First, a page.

Yes. The provision "if the Red Sox win the World Series" is an express condition. It is worth memorizing the definition of condition found in Restatement § 224: A condition is an event, not certain to occur, unless its non-occurrence is excused, before performance under a contract becomes due.
The Red Sox winning the World Series is an event. It is not certain to occur. And the event must occur before the performances under the contract are due. Therefore it is a condition. It is an express condition, because it is stated in the contract. Notice that the email exchange does not include that condition.
Is it nevertheless a term of the contract? Yes. A bit of review from Topic 7, Parol Evidence and Interpretation, may be helpful. To apply the parol evidence rule, we must determine whether the parties intended the writing to be their complete and exclusive agreement.
Here, it is unlikely that they intended this informal exchange to be their complete agreement on a $500,000 contract. And even if they did, Restatement § 217 states that an agreement is not integrated when there is an oral condition to its performance. Therefore, the condition is part of the agreement.
Let's go back to the contract for the construction of a house to certain specifications for $500,000 in Questions 115-17. Assume that the contractor did not contract around the default rule, and the $500,000 was payable on completion of his performance. After he told her the
house had been completed, the woman inspected it. She told the contractor, "You did not satisfy the condition of building the house to specifications. There is no molding around the bedroom ceilings and the lawn was not sodded. Therefore, I don't have to pay you."Is the woman correct?
(A) Yes, because an express condition was not satisfied.
(B) Yes, because the contractor has not brought about the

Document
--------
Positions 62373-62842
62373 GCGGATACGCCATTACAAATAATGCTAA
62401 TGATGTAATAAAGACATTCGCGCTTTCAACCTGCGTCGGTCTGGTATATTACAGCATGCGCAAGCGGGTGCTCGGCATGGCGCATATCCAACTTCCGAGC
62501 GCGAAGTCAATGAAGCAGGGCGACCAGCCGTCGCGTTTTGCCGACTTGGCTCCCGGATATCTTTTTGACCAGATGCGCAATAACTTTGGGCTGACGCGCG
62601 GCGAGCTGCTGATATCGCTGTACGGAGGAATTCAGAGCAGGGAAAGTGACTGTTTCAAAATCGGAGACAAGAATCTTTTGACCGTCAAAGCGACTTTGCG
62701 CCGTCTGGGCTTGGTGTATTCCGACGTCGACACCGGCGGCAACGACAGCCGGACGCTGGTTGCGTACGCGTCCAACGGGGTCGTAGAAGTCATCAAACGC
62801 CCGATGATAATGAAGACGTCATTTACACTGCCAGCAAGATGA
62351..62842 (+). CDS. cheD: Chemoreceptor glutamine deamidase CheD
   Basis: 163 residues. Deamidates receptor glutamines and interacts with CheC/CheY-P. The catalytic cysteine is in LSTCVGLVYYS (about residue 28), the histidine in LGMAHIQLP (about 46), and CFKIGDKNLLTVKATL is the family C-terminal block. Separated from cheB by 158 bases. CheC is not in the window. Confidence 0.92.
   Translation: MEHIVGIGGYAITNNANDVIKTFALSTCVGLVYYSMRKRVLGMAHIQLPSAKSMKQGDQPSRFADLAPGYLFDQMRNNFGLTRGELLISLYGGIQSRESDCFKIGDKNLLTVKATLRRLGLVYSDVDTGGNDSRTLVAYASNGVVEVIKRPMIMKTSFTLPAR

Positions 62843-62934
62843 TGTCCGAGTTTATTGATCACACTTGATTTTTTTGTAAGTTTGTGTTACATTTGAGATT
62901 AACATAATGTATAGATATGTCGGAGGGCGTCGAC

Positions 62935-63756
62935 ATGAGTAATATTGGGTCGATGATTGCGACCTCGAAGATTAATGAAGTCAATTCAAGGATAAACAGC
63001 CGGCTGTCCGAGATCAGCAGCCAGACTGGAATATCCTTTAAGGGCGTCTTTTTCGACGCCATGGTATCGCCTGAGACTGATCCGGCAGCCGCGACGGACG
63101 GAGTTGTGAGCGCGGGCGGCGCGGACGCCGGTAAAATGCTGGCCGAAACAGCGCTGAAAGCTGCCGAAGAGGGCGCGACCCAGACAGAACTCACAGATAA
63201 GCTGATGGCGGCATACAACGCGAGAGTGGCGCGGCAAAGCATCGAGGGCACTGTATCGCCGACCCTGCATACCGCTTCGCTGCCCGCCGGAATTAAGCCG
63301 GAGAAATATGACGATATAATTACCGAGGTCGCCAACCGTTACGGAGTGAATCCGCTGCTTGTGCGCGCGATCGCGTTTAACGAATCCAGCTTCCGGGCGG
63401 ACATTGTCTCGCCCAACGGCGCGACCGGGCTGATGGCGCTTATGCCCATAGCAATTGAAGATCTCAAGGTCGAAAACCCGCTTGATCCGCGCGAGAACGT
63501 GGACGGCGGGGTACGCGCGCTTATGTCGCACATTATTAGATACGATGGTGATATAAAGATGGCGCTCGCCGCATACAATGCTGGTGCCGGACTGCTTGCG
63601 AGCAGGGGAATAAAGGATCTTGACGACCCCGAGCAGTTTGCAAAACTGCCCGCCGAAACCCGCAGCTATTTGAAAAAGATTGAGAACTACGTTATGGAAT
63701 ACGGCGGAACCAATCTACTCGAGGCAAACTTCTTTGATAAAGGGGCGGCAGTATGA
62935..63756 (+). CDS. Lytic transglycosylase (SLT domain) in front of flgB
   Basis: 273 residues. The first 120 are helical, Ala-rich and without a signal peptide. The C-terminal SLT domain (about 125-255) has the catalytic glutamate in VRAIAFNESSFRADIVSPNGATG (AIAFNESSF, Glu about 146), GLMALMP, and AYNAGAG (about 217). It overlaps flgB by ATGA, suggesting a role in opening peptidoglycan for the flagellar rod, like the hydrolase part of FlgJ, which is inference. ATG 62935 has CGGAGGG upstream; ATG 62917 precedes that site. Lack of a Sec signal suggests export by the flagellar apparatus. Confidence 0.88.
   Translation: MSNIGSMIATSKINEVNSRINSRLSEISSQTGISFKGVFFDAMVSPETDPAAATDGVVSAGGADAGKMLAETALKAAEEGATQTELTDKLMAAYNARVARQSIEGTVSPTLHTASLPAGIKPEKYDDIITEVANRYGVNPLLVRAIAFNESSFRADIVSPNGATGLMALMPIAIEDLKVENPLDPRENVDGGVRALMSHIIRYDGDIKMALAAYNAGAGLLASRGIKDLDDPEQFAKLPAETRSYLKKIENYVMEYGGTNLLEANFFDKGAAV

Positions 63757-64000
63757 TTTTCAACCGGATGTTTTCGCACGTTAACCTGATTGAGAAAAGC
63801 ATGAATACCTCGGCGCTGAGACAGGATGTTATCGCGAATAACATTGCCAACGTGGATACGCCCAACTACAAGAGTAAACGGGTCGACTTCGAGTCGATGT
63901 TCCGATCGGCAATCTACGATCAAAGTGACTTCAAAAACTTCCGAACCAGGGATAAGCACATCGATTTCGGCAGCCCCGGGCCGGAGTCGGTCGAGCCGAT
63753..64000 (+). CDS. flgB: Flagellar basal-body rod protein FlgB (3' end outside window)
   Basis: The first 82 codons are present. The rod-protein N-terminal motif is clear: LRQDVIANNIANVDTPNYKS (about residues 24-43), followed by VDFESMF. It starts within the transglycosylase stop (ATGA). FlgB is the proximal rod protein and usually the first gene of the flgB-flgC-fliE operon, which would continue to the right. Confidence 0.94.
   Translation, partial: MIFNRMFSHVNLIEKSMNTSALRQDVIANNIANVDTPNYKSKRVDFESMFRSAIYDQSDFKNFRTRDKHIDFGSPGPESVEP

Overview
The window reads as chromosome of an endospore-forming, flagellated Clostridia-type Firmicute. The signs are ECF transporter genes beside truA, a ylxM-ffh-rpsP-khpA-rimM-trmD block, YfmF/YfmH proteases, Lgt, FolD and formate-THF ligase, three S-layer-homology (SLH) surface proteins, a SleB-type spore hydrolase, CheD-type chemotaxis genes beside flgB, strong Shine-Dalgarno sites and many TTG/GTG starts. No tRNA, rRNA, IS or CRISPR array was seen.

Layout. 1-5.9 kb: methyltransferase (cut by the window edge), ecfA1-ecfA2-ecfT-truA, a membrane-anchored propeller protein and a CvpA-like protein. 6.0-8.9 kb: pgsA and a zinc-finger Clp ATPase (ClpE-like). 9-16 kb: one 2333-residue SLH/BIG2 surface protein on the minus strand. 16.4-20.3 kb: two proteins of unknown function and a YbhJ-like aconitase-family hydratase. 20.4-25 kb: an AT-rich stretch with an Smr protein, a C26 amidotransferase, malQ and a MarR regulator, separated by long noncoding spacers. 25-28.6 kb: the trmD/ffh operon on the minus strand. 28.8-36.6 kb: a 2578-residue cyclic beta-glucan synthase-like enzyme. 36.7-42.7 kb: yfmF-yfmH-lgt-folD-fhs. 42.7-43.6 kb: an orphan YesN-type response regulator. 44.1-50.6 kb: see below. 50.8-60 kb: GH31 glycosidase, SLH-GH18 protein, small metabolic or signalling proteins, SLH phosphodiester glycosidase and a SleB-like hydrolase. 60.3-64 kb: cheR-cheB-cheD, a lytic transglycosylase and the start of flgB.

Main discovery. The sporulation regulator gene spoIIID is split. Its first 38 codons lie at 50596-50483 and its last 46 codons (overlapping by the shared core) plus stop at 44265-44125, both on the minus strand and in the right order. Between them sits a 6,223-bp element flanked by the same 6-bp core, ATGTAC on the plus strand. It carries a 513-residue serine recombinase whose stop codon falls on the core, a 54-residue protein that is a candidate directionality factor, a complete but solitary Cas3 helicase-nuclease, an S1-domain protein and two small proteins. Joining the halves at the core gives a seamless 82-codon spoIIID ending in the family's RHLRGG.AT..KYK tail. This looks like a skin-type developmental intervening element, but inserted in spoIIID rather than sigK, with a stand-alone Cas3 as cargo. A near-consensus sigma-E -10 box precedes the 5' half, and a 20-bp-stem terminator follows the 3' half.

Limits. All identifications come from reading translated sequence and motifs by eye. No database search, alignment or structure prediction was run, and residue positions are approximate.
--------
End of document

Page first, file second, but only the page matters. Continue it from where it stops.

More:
event that had to occur before her performance
(C) No, because the contractor substantially performed.
(D) No, because the contractor did not breach since his
failure to perform according to the specifications was
A lawyer, who was currently leasing space in a building owned by Alpha, wanted to lease space for her growing law practice in a building owned by Beta. However, the lawyer could not afford to pay rent on two places. On July 1, she signed a contract agreeing to lease space in
Beta's building commencing September 1, subject to her being released by Alpha from her current lease, and commencing January 1 if Alpha did not release her.By September 1, the lawyer had been unsuccessful in getting Alpha to release her from her current lease. Can Beta begin charging the lawyer rent as of September 1?
(A) Yes, because she promised to pay rent to Beta starting
(B) Yes, because she promised to induce Alpha to release
her from her present lease and she failed to do so.
(C) Yes, because otherwise Beta, who could not arrange to
lease the space to someone else if the lawyer was
unable to move in by or shortly after September 1,
would suffer a forfeiture if the space went unleased.
(D) No, because the lawyer's obligation to move in was
conditioned on Alpha releasing her from her current
Assume that the specifications for the woman's home in Question 115 stated that the contractor was to use exclusively "Acme No. 63" bricks in constructing the circular fireplace, hearth, and chimney. When the contractor ordered the bricks, his supplier told him he did not have a sufficient inventory of Acme No. 63 bricks to fill the order, and would not have them for another three weeks, which would set the construction schedule back considerably. The contractor found another style of brick, Brown No. F-17, which appeared to be identical in every respect to Acme No. 63 bricks, except that they had "Brown," rather than "Acme," molded into the face of each brick. Because the contractor intended to install the bricks so that the "logoed" side of the bricks was not showing anyway, he ordered a sufficient supply of Brown No. F-17 bricks to timely complete the job.Did the contractor materially breach its contract by using Brown bricks instead of Acme bricks?
(A) Yes, because the contractor's use of Brown bricks,
rather than Acme bricks, substantially deprived the
woman of the benefit of her bargain.
(B) Yes, because the contractor cannot adequately
compensate the woman for any diminution in the value
of the house to the woman as a result of the contractor's
use of Brown bricks rather than Acme bricks.
(C) Yes, because the contractor's substitution of Brown
bricks for Acme bricks was inconsistent with the
contractor's duty of good faith and fair dealing.
(D) No, because the contractor's use of Brown bricks when
Acme bricks proved to be unavailable in adequate
quantities did not substantially deprive the woman of
the benefit of her bargain, was consistent with the
contractor's duty of good faith and fair dealing, and the
contractor can adequately compensate the woman for
any diminution in the value of the house as a result of
the contractor's use of Brown bricks rather than Acme